Year in Review 2020: Easton Courier’s Rebirth

The print edition of the Easton Courier ceased publication in 2018, its 40th anniversary year, as a result of diminishing ad revenue. Recognizing Easton’s profound community need for local news, James Castonguay, associate dean, College of Arts and Sciences at Sacred Heart University, reached out to Nancy Doniger to look into reviving the Courier. 

Doniger, an adjunct professor at SHU and Easton Courier editor, had worked as managing editor at the Courier’s parent company and as a correspondent for The New York Times. Castonguay assembled a team of faculty members and consulted with Easton leaders and residents. 

Their vision was to restart the Easton Courier as a non-profit community journalism project that would also provide an experiential learning opportunity for students at Sacred Heart and at Joel Barlow High School.

Professors Jim Castonguay and Keith Zdrojowy present an early version of the new Easton Courier website during a meeting in the Martire Theater at the School of Communication, Media & the Arts at Sacred Heart University. — Gregory Golda Photo

Community meetings about the Easton Courier 2.0 were well-attended, and ideas from Easton residents formed the basis of the new site’s priorities. The new nonprofit Easton Courier launched on leap day, Feb. 29, two weeks before the Covid-19 pandemic shut down schools, businesses and almost all activities of daily living. 

Easton community leaders and other residents attended pre-launch meetings to learn about the new Easton Courier.

Three Easton residents wrote articles about the new Courier. Adrienne Jane Burke wrote Easton’s Local Newspaper to Make a Comeback with Citizen Support after the first of three community meetings about the new Courier. The first meeting was held in the Martire Theater at the School of Communication, Media & the Arts at Sacred Heart University.

Gale Papageorge wrote New Easton Courier 2.0 To Be Launched, following the second community meeting, held at the Easton Public Library. The third community meeting was at the Easton Community Center, on the occasion of the Courier’s launch day, Feb. 29.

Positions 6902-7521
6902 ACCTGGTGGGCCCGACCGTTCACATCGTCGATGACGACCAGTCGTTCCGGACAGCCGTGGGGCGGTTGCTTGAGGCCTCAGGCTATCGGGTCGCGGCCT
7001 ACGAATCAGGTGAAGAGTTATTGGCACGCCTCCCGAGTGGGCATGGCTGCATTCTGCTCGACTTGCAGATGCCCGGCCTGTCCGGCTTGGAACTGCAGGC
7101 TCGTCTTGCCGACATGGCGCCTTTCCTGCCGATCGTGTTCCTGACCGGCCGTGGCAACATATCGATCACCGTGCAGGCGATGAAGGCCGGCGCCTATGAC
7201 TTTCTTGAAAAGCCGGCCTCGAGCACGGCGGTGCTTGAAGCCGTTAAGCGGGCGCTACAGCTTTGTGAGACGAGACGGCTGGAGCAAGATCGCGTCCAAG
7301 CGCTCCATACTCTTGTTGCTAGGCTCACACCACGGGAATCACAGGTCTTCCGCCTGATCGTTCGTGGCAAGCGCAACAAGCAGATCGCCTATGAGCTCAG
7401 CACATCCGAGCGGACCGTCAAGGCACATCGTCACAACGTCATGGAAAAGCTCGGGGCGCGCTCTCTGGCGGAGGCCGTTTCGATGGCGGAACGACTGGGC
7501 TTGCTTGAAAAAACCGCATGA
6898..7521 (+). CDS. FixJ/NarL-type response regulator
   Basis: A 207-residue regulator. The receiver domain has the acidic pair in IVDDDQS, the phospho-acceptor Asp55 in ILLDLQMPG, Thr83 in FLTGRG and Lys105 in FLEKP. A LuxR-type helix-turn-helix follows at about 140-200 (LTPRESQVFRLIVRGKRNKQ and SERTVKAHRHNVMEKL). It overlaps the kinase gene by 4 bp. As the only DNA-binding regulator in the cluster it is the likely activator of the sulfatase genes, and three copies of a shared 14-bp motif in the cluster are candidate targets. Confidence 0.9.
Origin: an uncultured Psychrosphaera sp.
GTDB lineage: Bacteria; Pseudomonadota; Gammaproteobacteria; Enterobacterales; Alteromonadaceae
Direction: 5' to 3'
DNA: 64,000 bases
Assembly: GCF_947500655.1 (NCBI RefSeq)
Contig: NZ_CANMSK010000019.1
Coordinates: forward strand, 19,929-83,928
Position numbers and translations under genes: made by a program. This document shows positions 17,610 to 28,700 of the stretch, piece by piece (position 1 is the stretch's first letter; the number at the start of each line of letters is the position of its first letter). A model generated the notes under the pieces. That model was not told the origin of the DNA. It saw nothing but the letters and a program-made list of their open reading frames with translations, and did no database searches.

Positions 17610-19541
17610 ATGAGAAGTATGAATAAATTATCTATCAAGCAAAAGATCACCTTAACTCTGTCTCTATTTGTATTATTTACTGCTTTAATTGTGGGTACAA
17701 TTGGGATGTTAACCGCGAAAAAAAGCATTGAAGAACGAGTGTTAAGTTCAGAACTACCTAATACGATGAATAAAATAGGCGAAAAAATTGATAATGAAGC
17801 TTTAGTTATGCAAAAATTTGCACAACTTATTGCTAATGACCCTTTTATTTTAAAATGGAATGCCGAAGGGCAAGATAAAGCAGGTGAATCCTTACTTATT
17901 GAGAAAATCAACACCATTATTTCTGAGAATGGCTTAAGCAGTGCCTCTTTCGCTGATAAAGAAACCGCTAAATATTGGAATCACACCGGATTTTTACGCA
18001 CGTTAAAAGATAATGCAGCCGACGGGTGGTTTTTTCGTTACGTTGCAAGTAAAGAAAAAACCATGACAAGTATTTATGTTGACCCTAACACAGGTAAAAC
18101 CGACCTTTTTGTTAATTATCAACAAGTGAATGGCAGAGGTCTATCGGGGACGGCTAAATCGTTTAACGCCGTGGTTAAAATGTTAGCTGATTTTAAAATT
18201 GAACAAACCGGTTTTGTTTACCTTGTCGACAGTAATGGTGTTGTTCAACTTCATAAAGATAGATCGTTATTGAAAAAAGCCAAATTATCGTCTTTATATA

Cathy Alfandre wrote The New Easton Courier at Four Months: A Model for Innovative Community Journalism.

Kelly Wendt, a college intern at the old Courier who recently earned a master’s in business administration degree, was a contributing writer during the pandemic while waiting to start a new job.

The faculty team of Castonguay, Doniger, Rick Falco, Keith Zdrojowy, Jane Paley, Ann Marie Somma and Taci Batista is grateful to Burke, Papageorge, Alfandre, and Wendt for their well-written articles and to all of the Courier’s student and community contributors.

The faculty team donated countless volunteer hours to produce the news that Courier readers now consume every day. They ask that you support the Courier by making a donation at the link below:

Easton Courier Community Journalism Project Donation Page

All donations are placed in a restricted fund earmarked solely for the purpose of sustaining the Easton Courier Community Journalism Project.

Photo at top: After the pandemic shut down in-person meetings, the Courier team met over Zoom. Team members, left to right, top row, Rick Falco, Jim Castonguay, Jane Paley; middle row, Ann Marie Somma, Kelly Wendt, Keith Zdrojowy; bottom row, Nancy Doniger.

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